I found this most agreeable as Jefferson’s holds a place of reference on my family tree.
Thomas Jefferson (April 13 [O.S. April 2] 1743 – July 4, 1826) was an American Founding Father, the principal author of the Declaration of Independence (1776), and the third President of the United States (1801–1809). He was a spokesman for democracy, and embraced the principles of republicanism and the rights of the individual with worldwide influence. In opposition to Alexander Hamilton’s Federalism, Jefferson and his close friend, James Madison, organized the Democratic-Republican Party, and later resigned from Washington’s cabinet. Elected Vice President in 1796, Jefferson opposed Adams, and with Madison secretly wrote the Kentucky and Virginia Resolutions, which attempted to nullify the Alien and Sedition Acts.
A leader in the Enlightenment, Jefferson was a polymath in the arts, sciences, and politics. Considered an important architect in the classical tradition, he designed his home Monticello and other notable buildings. Jefferson was keenly interested in science, invention, architecture, religion, and philosophy; he was an active member and eventual president of the American Philosophical Society. He was conversant in French, Greek, Italian, Latin, and Spanish, and studied other languages and linguistics, interests which led him to found the University of Virginia after his presidency. Although not a notable orator, Jefferson was a skilled writer and corresponded with many influential people in America and Europe throughout his adult life. After Martha Jefferson, his wife of eleven years, died in 1782, Jefferson kept his promise to her that he would never remarry. Their marriage had produced six children, of whom two survived to adulthood.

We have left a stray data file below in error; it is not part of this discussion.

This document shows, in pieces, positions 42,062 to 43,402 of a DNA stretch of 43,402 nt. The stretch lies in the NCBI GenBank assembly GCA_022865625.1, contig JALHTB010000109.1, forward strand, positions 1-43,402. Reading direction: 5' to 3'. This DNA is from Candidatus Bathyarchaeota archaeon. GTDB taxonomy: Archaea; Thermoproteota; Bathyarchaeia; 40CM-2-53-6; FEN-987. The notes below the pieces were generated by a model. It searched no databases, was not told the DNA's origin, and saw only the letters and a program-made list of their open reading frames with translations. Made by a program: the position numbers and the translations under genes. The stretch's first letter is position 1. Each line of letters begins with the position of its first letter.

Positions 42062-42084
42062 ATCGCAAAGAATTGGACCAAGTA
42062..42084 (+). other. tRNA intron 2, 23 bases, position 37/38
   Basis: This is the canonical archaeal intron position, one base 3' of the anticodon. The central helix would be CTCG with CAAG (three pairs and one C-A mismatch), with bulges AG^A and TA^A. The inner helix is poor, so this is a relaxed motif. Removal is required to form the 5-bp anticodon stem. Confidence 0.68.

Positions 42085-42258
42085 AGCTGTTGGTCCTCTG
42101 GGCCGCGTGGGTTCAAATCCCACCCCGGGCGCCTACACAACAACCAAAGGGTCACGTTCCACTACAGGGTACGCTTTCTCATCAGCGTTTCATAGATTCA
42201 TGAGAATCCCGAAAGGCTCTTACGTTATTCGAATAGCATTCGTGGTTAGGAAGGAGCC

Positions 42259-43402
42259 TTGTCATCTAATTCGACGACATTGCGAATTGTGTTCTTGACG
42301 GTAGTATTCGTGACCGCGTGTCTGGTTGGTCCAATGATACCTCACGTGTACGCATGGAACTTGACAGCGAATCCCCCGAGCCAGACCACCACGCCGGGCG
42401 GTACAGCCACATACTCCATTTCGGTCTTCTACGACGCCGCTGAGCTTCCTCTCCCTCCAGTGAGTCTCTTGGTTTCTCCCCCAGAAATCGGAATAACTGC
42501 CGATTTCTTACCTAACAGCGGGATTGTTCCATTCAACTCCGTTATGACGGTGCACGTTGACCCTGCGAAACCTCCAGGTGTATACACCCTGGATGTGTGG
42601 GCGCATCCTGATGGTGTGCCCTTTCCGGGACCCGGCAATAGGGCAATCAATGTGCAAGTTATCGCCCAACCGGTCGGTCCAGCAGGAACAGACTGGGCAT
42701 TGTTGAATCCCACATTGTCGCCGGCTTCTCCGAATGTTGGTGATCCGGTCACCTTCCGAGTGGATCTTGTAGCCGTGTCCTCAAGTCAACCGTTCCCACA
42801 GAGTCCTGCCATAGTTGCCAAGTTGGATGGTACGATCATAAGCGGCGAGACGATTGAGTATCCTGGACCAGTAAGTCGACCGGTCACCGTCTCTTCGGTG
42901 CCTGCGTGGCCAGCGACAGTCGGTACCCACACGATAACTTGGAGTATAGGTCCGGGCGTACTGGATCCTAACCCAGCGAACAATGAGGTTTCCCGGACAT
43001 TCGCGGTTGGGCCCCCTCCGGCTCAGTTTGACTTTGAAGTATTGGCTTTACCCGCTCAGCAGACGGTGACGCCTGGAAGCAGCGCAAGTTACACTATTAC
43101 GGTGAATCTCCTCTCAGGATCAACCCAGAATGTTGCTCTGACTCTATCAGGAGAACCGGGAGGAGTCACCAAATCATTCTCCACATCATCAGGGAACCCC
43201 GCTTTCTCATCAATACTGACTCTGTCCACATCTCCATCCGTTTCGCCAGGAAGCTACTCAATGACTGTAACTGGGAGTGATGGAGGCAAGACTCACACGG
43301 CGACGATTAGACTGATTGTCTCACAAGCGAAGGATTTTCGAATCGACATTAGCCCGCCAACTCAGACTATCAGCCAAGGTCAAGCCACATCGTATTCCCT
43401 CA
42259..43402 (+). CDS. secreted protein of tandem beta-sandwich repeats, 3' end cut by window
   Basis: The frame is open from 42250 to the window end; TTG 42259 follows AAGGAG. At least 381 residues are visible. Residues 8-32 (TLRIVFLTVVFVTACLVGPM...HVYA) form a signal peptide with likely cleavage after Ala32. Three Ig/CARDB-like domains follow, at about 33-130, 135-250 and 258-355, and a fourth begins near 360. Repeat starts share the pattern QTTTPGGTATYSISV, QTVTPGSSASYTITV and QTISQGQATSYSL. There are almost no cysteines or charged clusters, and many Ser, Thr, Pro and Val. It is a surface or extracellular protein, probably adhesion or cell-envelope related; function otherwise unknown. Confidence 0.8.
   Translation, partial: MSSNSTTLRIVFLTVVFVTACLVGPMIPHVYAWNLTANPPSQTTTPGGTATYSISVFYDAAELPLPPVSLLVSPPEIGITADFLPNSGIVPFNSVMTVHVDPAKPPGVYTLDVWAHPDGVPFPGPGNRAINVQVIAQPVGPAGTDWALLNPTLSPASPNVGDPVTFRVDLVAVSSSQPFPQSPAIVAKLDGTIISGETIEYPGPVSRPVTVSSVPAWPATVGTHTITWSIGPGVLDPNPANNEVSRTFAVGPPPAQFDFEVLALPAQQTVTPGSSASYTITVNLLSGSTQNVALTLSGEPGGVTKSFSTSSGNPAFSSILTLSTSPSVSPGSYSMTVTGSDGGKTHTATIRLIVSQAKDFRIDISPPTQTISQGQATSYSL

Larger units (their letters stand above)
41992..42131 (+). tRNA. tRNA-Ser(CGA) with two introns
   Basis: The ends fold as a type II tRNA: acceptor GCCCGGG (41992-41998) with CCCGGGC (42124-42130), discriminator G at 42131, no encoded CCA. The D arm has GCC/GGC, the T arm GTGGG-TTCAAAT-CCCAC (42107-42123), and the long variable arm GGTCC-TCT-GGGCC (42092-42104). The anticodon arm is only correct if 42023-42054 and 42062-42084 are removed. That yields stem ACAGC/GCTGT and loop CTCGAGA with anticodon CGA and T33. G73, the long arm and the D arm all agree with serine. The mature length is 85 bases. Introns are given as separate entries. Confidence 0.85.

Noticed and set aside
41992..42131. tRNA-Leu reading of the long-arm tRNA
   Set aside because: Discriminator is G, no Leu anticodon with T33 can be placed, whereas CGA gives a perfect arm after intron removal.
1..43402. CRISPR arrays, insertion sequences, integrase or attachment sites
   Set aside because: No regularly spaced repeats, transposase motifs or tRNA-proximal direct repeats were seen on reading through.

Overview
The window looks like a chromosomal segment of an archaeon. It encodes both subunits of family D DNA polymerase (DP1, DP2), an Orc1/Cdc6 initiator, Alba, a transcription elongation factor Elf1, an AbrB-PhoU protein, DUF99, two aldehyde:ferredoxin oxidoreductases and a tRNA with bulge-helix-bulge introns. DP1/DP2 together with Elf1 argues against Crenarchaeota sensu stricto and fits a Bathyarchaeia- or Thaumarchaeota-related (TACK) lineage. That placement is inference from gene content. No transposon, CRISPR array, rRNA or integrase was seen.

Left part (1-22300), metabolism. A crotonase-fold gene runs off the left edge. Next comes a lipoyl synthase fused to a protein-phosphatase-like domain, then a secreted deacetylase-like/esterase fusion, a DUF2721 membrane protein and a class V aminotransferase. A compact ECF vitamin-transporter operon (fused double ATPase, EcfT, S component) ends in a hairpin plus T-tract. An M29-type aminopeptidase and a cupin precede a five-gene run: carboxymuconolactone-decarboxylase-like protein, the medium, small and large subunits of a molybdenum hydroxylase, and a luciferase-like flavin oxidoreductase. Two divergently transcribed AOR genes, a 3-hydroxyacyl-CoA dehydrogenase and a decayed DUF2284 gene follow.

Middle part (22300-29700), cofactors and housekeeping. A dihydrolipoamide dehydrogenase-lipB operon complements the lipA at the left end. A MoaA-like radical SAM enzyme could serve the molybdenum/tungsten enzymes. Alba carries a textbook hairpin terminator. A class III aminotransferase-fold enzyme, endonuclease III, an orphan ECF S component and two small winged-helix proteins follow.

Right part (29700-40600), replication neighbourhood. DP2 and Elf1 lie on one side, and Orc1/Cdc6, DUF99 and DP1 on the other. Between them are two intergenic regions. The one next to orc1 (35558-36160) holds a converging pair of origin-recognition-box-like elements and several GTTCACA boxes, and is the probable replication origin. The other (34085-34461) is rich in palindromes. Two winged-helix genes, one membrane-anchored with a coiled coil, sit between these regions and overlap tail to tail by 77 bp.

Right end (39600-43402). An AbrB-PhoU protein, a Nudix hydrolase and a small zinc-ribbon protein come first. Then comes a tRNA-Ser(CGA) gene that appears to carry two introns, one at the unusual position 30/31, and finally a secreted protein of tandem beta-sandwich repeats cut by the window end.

So, let’s be more specific as to Jefferson’s accomplishments. This is amazing. There are two parts. Be sure to read the 2nd part.
Thomas Jefferson was a very remarkable man who started learning very early in life and never stopped.
At 5, began studying under his cousin’s tutor.
At 9, studied Latin, Greek and French.
At 14, studied classical literature and additional languages.
At 16, entered the College of William and Mary.
At 19, studied Law for 5 years starting under George Wythe.
At 23, started his own law practice.
At 25, was elected to the Virginia House of Burgesses.
At 31, wrote the widely circulated “Summary View of the Rights of British America” and retired from his law practice.
At 32, was a Delegate to the Second Continental Congress.
At 33, wrote the Declaration of Independence.
At 33, took three years to revise Virginia’s legal code and wrote a Public Education bill and a statute for Religious Freedom.
At 36, was elected the second Governor of Virginia, succeeding Patrick Henry.
At 40, served in Congress for two years.
At 41, was the American minister to France, and negotiated commercial treaties with European nations along with Ben Franklin and John Adams.
At 46, served as the first Secretary of State under George Washington.
At 53, served as Vice President and was elected president of the American Philosophical Society.
At 55, drafted the Kentucky Resolutions, and became the active head of Republican Party.
At 57, was elected the third president of the United States.
At 60, obtained the Louisiana Purchase, doubling the nation’s size.
At 61, was elected to a second term as President.
At 65, retired to Monticello.
At 80, helped President Monroe shape the Monroe Doctrine.
At 81, almost single-handedly created the University of Virginia, and served as its first president.
At 83, died on the 50th anniversary of the Signing of the Declaration of Independence, along with John Adams
Thomas Jefferson studied the previous failed attempts at government. He understood actual history, the nature of God, his laws and the nature of man. That happens to be way more than what most understand today. Jefferson really knew his stuff. A voice from the past to lead us in the future:
John F. Kennedy held a dinner in the White House for a group of the brightest minds in the nation at that time. He made this statement: